Changing Courses event with Bruce Pascoe
26 April 2017
As part of my work Changing Courses there is a program of discussions houses within the structure to explore various aspects of displaced and changing food culture in Australia.
The first in the series:
Indigenous food culture
“Join author Bruce Pascoe for a discussion on the displacement of Indigenous food cultures in Australia. In this conversation, we look at colonisation’s imposed methods of agriculture, focusing on the first colonial farming attempt in an area next to the Gallery, formally known as Farm Cove. Together we sample food made from local Indigenous plants alongside some of these imposed colonial crops.”
Bruce discussed how the thriving Indigenous agriculture and food culture was displaced by colonial approaches food and land and how he is involved in ‘relearning’ these farming methods, including having grown a test crop of kangaroo grass to harvest for grain.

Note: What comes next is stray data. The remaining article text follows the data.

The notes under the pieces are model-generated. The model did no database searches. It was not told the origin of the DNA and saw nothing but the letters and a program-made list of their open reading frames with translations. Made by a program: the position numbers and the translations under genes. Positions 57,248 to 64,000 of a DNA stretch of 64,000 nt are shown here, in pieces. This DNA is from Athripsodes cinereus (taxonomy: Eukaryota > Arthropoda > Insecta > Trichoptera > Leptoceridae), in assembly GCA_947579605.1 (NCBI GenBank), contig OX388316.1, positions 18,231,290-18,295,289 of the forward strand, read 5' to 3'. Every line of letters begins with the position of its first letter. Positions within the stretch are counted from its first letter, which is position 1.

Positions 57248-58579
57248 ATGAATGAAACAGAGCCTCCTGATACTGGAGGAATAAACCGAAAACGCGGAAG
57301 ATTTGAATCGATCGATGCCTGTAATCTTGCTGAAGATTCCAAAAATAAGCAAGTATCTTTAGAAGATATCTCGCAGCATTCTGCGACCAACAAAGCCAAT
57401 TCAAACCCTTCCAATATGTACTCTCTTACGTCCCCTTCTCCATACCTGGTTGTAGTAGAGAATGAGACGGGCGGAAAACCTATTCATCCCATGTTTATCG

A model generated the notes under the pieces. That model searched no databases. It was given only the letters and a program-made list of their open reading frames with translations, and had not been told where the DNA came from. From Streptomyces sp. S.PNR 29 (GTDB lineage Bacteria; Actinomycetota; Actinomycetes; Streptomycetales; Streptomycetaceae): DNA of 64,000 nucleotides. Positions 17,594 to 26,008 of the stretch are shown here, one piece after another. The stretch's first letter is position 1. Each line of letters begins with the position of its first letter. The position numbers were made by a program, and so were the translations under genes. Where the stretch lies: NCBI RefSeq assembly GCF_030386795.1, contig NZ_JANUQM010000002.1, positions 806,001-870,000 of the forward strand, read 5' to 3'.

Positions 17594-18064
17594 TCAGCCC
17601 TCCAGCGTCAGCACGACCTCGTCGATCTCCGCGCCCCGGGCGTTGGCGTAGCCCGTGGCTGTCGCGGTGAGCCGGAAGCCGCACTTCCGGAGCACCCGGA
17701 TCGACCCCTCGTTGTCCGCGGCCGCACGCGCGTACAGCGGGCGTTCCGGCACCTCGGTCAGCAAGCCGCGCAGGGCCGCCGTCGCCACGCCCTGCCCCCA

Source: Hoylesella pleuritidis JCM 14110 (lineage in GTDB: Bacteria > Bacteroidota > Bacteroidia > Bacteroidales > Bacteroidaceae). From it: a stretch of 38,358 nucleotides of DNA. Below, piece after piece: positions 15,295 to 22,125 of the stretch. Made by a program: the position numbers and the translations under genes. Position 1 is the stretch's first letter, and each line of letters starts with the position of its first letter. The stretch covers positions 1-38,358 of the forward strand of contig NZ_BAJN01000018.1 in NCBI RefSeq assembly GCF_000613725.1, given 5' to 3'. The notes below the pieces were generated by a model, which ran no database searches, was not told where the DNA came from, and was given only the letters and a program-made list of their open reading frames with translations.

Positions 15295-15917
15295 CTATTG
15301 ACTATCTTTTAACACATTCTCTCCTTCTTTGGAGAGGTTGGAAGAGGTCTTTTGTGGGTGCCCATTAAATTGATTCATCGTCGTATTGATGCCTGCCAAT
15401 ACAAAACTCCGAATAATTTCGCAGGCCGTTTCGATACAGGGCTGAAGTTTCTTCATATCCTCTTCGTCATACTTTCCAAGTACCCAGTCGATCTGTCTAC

The food was made by local fermentation club, A Ferm Handshake and consisted of a take on the colonial afternoon tea – serving Indigenous riberry jam and lemon myrtle tea along with the scones. The scones served as a way to reimagine baking with kangaroo grass and native millet – two of the grains Bruce has discovered in his research as being for baking used by Indigenous Australians as he describes ‘the world’s first bakers’.
Bruce Pascoe is of Tasmanian, Bunurong and Yuin heritage. He is a prolific writer and editor of fiction, essays and history. Pascoe’s most recent publication is Dark Emu 2014. He is a board member of First Languages Australia and Past Secretary of Bidwell-Maap Aboriginal Nation.